Bibliography

Bloomfield, R. (2014) Photography 1: Expressing your Vision. OCA 2017, p.47

Contacts (2009) [YouTube] Created by Hiroshi Sugimoto., Nov 2009, at: URL: https://www.youtube.com/watch?v=rY3nGoZqw9U, Accessed 19 February 2018

Magnum Photos, Robert Capa. At: https://www.magnumphotos.com/newsroom/conflict/robert-capa-d-day-omaha-beach/ (Accessed on 19 February 2018)

Exercise 3.1

In part 3 of the course we have set our camera to shutter priority and are working to understand the impact of shutter speed on an image.  In this exercise the challenge is to find “… the pleasure and beauty in this fragmenting of time that had little to do with what was happening …” (Szarkowski, 2007, p.5)

The images are taken certain show the beauty or a fragment on time, but I’m not entirely sure that this is separate from the act. In this case, I have asked my model to lift her head abruptly to move her hair up over her head.  I tried this in two variant seating positions and one standing. In each case we see hair in a position, that almost looks styled, but is actually just freezing a moment in time.  For each of the images, I also used some continuous fill light off camera. The selected shutter speed was 1/200th of a second.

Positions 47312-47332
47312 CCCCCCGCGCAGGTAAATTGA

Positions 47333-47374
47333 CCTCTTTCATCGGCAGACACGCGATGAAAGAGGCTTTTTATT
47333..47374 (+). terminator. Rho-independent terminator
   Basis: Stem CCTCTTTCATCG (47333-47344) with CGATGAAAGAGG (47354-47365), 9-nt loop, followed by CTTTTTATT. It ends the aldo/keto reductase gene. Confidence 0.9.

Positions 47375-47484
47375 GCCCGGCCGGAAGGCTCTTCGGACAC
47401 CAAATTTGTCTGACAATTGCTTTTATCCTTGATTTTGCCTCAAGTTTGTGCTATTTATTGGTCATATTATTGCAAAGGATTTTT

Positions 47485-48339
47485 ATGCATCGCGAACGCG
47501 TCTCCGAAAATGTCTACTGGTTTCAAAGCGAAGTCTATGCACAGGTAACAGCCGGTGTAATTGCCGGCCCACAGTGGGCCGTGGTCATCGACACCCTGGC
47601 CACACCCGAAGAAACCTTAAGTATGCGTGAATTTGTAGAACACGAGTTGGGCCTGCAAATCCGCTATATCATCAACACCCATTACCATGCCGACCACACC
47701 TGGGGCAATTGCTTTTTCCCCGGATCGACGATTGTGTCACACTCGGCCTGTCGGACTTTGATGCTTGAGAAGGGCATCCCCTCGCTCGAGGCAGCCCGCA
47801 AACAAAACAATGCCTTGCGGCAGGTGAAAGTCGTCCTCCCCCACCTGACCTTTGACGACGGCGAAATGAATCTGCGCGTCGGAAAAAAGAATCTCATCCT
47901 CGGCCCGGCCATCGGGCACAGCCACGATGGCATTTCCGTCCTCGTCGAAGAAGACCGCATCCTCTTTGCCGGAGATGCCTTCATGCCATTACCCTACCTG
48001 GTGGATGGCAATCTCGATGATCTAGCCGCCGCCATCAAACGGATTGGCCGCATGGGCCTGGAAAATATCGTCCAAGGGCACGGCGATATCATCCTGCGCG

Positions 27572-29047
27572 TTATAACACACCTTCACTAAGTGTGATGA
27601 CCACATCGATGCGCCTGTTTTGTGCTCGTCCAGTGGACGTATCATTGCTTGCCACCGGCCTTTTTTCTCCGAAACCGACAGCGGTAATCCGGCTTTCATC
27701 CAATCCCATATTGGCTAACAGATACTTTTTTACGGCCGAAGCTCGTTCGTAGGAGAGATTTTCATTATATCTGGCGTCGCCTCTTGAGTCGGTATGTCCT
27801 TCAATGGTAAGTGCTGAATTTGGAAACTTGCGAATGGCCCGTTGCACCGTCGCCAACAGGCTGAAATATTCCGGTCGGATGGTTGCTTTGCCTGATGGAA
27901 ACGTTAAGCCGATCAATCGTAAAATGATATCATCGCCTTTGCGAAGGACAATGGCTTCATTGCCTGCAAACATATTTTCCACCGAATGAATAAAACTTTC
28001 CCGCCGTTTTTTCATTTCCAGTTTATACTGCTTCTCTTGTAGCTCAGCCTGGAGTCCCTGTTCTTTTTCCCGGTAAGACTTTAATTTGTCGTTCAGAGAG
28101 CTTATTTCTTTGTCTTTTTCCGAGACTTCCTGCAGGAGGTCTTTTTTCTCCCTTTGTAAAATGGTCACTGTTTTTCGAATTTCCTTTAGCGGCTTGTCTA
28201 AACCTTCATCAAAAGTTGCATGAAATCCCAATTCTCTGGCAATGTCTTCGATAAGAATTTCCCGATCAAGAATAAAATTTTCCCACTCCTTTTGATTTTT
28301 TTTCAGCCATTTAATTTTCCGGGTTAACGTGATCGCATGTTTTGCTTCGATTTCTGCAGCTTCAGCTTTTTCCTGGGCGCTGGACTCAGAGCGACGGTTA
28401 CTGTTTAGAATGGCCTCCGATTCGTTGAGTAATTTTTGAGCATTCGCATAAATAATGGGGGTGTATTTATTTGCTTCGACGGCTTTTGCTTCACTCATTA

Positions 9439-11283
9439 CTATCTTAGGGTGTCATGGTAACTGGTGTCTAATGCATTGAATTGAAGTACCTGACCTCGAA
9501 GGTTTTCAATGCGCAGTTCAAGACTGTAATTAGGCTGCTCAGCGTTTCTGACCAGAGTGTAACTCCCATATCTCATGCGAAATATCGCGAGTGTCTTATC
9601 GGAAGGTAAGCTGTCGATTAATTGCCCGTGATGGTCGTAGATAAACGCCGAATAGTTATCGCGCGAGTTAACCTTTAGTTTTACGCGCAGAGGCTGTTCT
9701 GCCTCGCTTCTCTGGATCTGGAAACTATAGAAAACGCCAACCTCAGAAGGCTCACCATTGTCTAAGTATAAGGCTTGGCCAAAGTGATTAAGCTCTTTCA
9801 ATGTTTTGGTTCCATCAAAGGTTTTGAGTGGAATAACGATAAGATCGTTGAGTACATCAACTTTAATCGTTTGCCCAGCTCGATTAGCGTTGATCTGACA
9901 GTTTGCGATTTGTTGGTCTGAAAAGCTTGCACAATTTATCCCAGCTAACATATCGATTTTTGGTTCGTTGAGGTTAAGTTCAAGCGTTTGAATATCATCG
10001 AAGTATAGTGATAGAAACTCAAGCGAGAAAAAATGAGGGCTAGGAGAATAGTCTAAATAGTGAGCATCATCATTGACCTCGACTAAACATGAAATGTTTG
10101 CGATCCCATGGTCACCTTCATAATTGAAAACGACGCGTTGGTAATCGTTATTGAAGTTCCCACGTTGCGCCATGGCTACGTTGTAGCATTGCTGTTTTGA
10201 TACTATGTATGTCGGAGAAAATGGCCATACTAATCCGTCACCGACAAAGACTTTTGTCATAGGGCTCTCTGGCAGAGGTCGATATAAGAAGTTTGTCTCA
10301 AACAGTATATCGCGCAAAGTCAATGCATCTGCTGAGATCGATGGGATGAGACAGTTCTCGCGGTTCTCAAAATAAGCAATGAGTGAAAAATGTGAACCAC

The three resulting images are below.  The thirds is the most striking but annoyingly there is a background clip showing in the background.  No doubt I could remove this with Photoshop but my skills aren’t quite there yet for that.  My favourite is the 2nd image which shows a little movement in the hair which would be missing if I had selected a faster shutter speed.

 

 


Bibliography

Bloomfield, R. (2014) Photography 1: Expressing your Vision. OCA 2017, p.47

Szarkowski, J. (2007) The Photographers Eye. New York: MoMA